|• Issue 804 (2019-03-04): Condres OS 19.02, securely erasing hard drives, new UBports devices coming in 2019, Devuan to host first conference|
|• Issue 803 (2019-02-25): Septor 2019, preventing windows from stealing focus, NetBSD and Nitrux experiment with virtual machines, pfSense upgrading to FreeBSD 12 base|
|• Issue 802 (2019-02-18): Slontoo 18.07.1, NetBSD tests newer compiler, Fedora packaging Deepin desktop, changes in Ubuntu Studio|
|• Issue 801 (2019-02-11): Project Trident 18.12, the meaning of status symbols in top, FreeBSD Foundation lists ongoing projects, Plasma Mobile team answers questions|
|• Issue 800 (2019-02-04): FreeNAS 11.2, using Ubuntu Studio software as an add-on, Nitrux developing znx, matching operating systems to file systems|
|• Issue 799 (2019-01-28): KaOS 2018.12, Linux Basics For Hackers, Debian 10 enters freeze, Ubuntu publishes new version for IoT devices|
|• Issue 798 (2019-01-21): Sculpt OS 18.09, picking a location for swap space, Solus team plans ahead, Fedora trying to get a better user count|
|• Issue 797 (2019-01-14): Reborn OS 2018.11.28, TinyPaw-Linux 1.3, dealing with processes which make the desktop unresponsive, Debian testing Secure Boot support|
|• Issue 796 (2019-01-07): FreeBSD 12.0, Peppermint releases ISO update, picking the best distro of 2018, roundtable interview with Debian, Fedora and elementary developers|
|• Issue 795 (2018-12-24): Running a Pinebook, interview with Bedrock founder, Alpine being ported to RISC-V, Librem 5 dev-kits shipped|
|• Issue 794 (2018-12-17): Void 20181111, avoiding software bloat, improvements to HAMMER2, getting application overview in GNOME Shell|
|• Issue 793 (2018-12-10): openSUSE Tumbleweed, finding non-free packages, Debian migrates to usrmerge, Hyperbola gets FSF approval|
|• Issue 792 (2018-1203): GhostBSD 18.10, when to use swap space, DragonFly BSD's wireless support, Fedora planning to pause development schedule|
|• Issue 791 (2018-11-26): Haiku R1 Beta1, default passwords on live media, Slax and Kodachi update their media, dual booting DragonFly BSD on EFI|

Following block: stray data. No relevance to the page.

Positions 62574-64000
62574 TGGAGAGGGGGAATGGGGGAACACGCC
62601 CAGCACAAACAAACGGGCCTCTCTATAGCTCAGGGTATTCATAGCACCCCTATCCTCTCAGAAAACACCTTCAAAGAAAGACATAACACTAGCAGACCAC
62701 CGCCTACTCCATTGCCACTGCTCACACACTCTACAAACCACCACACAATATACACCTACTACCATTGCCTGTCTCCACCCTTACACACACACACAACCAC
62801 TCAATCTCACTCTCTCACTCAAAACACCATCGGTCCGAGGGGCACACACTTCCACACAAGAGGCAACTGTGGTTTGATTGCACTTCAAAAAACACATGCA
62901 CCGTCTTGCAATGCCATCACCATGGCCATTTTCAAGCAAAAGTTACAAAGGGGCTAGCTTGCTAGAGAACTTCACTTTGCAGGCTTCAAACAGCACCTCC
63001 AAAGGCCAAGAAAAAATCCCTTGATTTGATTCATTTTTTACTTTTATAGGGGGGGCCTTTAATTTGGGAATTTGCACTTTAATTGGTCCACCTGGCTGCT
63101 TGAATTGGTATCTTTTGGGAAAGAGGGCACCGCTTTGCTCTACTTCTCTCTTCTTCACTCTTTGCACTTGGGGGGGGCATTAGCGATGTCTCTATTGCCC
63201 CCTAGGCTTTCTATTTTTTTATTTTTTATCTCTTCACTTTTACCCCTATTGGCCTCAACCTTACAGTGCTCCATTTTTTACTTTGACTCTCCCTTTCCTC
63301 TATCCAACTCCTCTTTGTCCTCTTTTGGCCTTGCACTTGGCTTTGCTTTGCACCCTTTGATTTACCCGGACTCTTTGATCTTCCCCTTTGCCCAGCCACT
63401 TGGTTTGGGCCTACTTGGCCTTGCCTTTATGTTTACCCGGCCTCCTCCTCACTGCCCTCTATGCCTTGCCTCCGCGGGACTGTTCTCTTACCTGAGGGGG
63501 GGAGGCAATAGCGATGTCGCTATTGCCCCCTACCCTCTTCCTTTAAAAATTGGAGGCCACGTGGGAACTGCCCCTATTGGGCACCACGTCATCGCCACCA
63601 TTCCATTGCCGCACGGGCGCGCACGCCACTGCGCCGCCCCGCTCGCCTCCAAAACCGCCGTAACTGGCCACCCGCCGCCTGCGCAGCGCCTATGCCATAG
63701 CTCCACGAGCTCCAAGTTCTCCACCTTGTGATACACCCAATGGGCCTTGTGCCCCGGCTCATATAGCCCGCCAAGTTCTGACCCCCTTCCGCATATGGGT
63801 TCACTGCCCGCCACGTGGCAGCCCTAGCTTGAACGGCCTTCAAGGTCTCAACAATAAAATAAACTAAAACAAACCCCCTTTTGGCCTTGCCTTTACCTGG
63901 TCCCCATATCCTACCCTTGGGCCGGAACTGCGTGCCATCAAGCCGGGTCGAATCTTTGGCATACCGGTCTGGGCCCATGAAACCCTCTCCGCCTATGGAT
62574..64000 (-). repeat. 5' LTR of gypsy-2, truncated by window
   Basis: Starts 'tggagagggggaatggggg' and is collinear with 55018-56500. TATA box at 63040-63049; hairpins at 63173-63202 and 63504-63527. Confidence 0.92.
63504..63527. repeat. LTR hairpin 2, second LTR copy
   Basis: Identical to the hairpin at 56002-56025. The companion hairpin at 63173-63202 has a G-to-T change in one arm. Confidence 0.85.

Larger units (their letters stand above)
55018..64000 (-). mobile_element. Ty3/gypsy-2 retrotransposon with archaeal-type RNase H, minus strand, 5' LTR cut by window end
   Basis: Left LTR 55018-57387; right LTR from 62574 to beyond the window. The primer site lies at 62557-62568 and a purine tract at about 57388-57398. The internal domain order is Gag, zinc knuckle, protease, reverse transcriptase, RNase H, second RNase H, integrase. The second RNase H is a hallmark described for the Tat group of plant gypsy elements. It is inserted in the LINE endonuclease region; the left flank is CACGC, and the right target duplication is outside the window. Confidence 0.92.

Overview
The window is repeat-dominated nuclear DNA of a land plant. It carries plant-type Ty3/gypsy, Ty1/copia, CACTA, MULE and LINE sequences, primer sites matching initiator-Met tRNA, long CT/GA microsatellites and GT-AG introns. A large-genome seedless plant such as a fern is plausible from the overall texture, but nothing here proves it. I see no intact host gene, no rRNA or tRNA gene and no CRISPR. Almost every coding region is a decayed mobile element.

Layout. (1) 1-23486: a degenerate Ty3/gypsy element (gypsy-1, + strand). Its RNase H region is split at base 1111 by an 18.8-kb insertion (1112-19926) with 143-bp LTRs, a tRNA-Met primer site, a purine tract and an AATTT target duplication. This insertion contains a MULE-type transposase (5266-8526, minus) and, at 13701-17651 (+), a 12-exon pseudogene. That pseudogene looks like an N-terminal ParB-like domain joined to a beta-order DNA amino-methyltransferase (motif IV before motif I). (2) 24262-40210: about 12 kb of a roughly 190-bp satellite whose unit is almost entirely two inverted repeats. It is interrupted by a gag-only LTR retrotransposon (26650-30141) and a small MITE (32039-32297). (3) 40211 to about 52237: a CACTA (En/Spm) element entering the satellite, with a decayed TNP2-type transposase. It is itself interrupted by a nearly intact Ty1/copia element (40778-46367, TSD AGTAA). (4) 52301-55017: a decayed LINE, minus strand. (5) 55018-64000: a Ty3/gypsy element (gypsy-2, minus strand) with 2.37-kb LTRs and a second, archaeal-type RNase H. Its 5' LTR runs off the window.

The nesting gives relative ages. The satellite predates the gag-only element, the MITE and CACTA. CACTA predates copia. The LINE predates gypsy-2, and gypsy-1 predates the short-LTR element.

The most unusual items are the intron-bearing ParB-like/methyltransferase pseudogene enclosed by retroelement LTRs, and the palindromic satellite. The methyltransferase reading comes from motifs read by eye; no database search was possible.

|• Issue 790 (2018-11-19): NetBSD 8.0, Bash tips and short-cuts, Fedora's networking benchmarked with FreeBSD, Ubuntu 18.04 to get ten years of support|
|• Issue 789 (2018-11-12): Fedora 29 Workstation and Silverblue, Haiku recovering from server outage, Fedora turns 15, Debian publishes updated media|
|• Issue 788 (2018-11-05): Clu Linux Live 6.0, examining RAM consumpion, finding support for older CPUs, more Steam support for running Windows games on Linux, update from Solus team|
|• Issue 787 (2018-10-29): Lubuntu 18.10, limiting application access to specific users, Haiku hardware compatibility list, IBM purchasing Red Hat|
|• Issue 786 (2018-10-22): elementary OS 5.0, why init keeps running, DragonFly BSD enables virtual machine memory resizing, KDE neon plans to drop older base|
|• Issue 785 (2018-10-15): Reborn OS 2018.09, Nitrux 1.0.15, swapping hard drives between computers, feren OS tries KDE spin, power savings coming to Linux|
|• Issue 784 (2018-10-08): Hamara 2.1, improving manual pages, UBports gets VoIP app, Fedora testing power saving feature|
|• Issue 783 (2018-10-01): Quirky 8.6, setting up dual booting with Ubuntu and FreeBSD, Lubuntu switching to LXQt, Mint works on performance improvements|
|• Issue 782 (2018-09-24): Bodhi Linux 5.0.0, Elive 3.0.0, Solus publishes ISO refresh, UBports invites feedback, Linux Torvalds plans temporary vacation|
|• Issue 781 (2018-09-17): Linux Mint 3 "Debian Edition", file systems for SSDs, MX makes installing Flatpaks easier, Arch team answers questions, Mageia reaches EOL|
|• Issue 780 (2018-09-10): Netrunner 2018.08 Rolling, Fedora improves language support, how to customize Kali Linux, finding the right video drivers|
|• Issue 779 (2018-09-03): Redcore 1806, keeping ISO downloads safe from tampering, Lubuntu makes Calamares more flexible, Ubuntu improves GNOME performance|
|• Issue 778 (2018-08-27): GuixSD 0.15.0, ReactOS 0.4.9, Steam supports Windows games on Linux, Haiku plans for beta, merging disk partitions|
|• Issue 777 (2018-08-20): YunoHost 18.104.22.168, limiting process resource usage, converting file systems on Fedora, Debian turns 25, Lubuntu migrating to Wayland|
|• Full list of all issues|
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The Debian Project is an association of individuals who have made common cause to create a free operating system. This operating system is called Debian. Debian systems currently use the Linux kernel. Linux is a completely free piece of software started by Linus Torvalds and supported by thousands of programmers worldwide. Of course, the thing that people want is application software: programs to help them get what they want to do done, from editing documents to running a business to playing games to writing more software. Debian comes with over 50,000 packages (precompiled software that is bundled up in a nice format for easy installation on your machine) - all of it free. It's a bit like a tower. At the base is the kernel. On top of that are all the basic tools. Next is all the software that you run on the computer. At the top of the tower is Debian -- carefully organizing and fitting everything so it all works together.